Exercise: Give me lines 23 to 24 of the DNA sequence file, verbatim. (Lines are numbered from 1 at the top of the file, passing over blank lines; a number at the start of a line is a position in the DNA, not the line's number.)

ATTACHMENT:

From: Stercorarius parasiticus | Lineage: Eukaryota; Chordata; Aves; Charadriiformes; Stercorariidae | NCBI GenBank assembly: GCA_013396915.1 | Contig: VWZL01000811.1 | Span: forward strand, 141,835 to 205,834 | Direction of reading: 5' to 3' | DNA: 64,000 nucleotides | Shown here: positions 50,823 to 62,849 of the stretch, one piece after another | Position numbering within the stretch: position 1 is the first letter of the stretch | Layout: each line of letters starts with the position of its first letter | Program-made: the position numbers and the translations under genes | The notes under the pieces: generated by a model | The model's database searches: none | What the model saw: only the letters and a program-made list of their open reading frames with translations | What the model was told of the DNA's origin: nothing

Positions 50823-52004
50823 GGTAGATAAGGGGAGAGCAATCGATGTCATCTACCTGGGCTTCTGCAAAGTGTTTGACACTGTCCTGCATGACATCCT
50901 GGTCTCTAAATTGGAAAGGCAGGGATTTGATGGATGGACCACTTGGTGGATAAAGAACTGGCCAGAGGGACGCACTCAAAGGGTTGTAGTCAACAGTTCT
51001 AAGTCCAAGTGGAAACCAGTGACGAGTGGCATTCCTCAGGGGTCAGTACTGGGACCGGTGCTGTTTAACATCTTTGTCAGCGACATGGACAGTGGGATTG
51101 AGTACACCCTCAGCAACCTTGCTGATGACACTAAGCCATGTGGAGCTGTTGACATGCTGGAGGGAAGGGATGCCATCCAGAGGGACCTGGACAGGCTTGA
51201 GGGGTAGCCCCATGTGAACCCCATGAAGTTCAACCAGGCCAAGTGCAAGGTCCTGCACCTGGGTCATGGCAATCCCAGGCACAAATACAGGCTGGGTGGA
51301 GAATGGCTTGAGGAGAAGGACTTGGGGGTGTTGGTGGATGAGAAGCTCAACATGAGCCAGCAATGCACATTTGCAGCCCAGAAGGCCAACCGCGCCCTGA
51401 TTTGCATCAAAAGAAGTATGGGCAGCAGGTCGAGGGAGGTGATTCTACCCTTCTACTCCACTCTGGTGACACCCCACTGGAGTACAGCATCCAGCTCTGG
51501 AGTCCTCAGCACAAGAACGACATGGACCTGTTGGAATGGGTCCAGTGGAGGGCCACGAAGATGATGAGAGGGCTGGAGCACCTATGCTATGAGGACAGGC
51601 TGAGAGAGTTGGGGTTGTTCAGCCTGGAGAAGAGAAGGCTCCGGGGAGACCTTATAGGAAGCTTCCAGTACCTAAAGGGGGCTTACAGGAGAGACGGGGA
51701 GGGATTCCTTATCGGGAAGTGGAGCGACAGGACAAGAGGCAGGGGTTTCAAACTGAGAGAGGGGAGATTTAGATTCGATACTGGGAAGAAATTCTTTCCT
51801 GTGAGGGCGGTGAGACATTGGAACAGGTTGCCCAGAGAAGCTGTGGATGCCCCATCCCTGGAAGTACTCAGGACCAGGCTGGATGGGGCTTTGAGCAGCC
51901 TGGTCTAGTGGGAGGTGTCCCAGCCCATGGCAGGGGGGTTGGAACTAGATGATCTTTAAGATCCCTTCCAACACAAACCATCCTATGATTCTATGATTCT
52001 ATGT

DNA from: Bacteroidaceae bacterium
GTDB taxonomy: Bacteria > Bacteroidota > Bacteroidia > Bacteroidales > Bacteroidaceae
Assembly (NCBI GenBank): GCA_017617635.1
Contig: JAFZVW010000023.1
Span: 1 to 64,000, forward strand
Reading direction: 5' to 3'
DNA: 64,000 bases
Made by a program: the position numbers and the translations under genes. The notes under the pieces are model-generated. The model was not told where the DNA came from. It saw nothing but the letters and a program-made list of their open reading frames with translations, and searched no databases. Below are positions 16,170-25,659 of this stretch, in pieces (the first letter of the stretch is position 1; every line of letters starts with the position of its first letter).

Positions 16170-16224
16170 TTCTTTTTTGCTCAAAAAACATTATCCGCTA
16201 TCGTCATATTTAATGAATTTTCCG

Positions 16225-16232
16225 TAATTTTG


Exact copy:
Made by a program: the position numbers and the translations under genes. The notes under the pieces are model-generated. The model was not told where the DNA came from. It saw nothing but the letters and a program-made list of their open reading frames with translations, and searched no databases. Below are positions 16,170-25,659 of this stretch, in pieces (the first letter of the stretch is position 1; every line of letters starts with the position of its first letter).

Positions 16170-16224